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My World Of Dogs (part 3)

It took time to overcome his fear of other dogs, of any collar (I never use slip chains) and of instructors, but within the year he was one of the best dogs in the class, and we could all stroke him and play with him, and he could play with other dogs. His owner now has two very young children and he is their protector.

As we are out of doors there is plenty of space, and we can keep a good area round each dog, without having them too close to one another at first, Each has its own tolerance limit and some need more space than others, or they feel threatened, In cases of fear, which stresses the dog ( and the owner) food is the only solution at first,. When I have classes, I do not allow barking, or owners talking while I am teaching, or dogs off lead other than when training an off lead exercise.

Owners are expected to keep their voices soft. Otherwise the dog hears a dozen or more commands given at varying times. Or a dog is about to perform an exercise correctly for the first time when another dog misbehaves.

The owner shouts NO, and the dog that was working thinks it applies to him and stops his action. Again if the dog is concentrating on a hand holding food, it is less likely to react adversely to a distraction. None of the newly rescued dogs ever comes to a group class.

Life is far too stressful and they need to be helped gradually, not thrown in at the deep end, which may result in them being returned to the rescue organisation a e few weeks later by an owner who simply cant cope.

When I ran a registered dog club I was unaware of the existence of these dogs. The standard training is wrong for them. When the club was closed down because of an anti dog petition and I began to train people privately I found a very different group of people asking for help.

For the past ten years I have had around twenty dogs a week, most staying about twelve weeks, though some of the worst of these, and some of the best of these, still come for more advanced training.

Any attempt at teaching them the basics in the first few weeks leads to disaster. The dog has to learnt to trust humans, a lesson which may take a considerable time. No dog will love a new owner the instant it is bought. That takes time. Even the new puppy has a past, and misses its mother and litter mates. It wont work for love...why should it?

But it needs to eat and will work for the substance that keeps it alive. Later a toy can be substituted and then, if the owner is minded for competition, and trains appropriately and fairly, the dog will work for the love of working. But many have no working ability of any kind. The retrievers have retrieving instincts.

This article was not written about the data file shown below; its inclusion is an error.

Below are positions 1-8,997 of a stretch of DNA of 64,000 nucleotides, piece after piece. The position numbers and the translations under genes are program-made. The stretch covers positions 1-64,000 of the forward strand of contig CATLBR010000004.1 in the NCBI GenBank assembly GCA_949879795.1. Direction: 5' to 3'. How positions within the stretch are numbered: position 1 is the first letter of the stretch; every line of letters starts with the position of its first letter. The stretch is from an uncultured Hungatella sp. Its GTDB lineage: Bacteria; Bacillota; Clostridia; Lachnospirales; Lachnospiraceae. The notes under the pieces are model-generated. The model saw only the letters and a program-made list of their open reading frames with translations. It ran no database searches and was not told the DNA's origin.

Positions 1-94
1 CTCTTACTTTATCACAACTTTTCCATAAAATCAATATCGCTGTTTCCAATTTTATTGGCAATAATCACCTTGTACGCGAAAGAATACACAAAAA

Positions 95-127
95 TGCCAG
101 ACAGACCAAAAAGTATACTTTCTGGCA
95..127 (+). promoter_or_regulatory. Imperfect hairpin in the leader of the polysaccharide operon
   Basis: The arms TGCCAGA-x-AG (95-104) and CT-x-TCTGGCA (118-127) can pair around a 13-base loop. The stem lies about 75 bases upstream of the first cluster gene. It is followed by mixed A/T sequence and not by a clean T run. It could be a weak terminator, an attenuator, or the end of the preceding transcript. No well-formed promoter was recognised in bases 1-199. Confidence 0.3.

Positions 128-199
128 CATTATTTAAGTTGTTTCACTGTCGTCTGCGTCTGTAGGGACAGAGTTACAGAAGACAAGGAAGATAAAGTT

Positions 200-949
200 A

The collies have herding instincts. A well bred spaniel is soon taught his job. But what do you do with the dogs that have no working past? That have no instinct whatever to even obey the breed characteristics? ` We have had retrievers that wont retrieve and have to be taught; many dogs seem to have no sense of smell, a d cant track or search well.

Some have too much of an instinct, as in the guarding breeds. The multiple cross breeds have little instinct of any kind except that needed for survival. With all these, titbit training works, once the dog begins to relax. If stressed, nothing works. Many dogs that appear to be nuisances in class are actually stressed.

Titbit training must be done properly. Many people hold the food in the wrong place, give it at the wrong time, or tease the dog with it, withholding it so that it has no effect, as the dog gives up trying, having no reward, yet able to smell that reward..

Mandy was a little collie who came to me with her owner, for teaching, about two years ago. She was the victim of a sadist, who was banned for life from having a dog. Pick up a pencil and she lay down and cried. Show her a lead, and she bolted.

It was ten weeks before her owner could coax her out from behind the settee. He had had her six months when they came to me. I train the owner, not the dog. Mandy was not even house trained, and since she only performed when her owner was out of sight, and the dog was behind furniture, we had a major problem.

She did have a lead, but she had a slip chain, which was invariably on wrong. I changed that to a half check collar, which was first put on at home, in my absence. Mandy had no desire to come to anyone but her new owner. She trusted no one.

my world of dogs part 4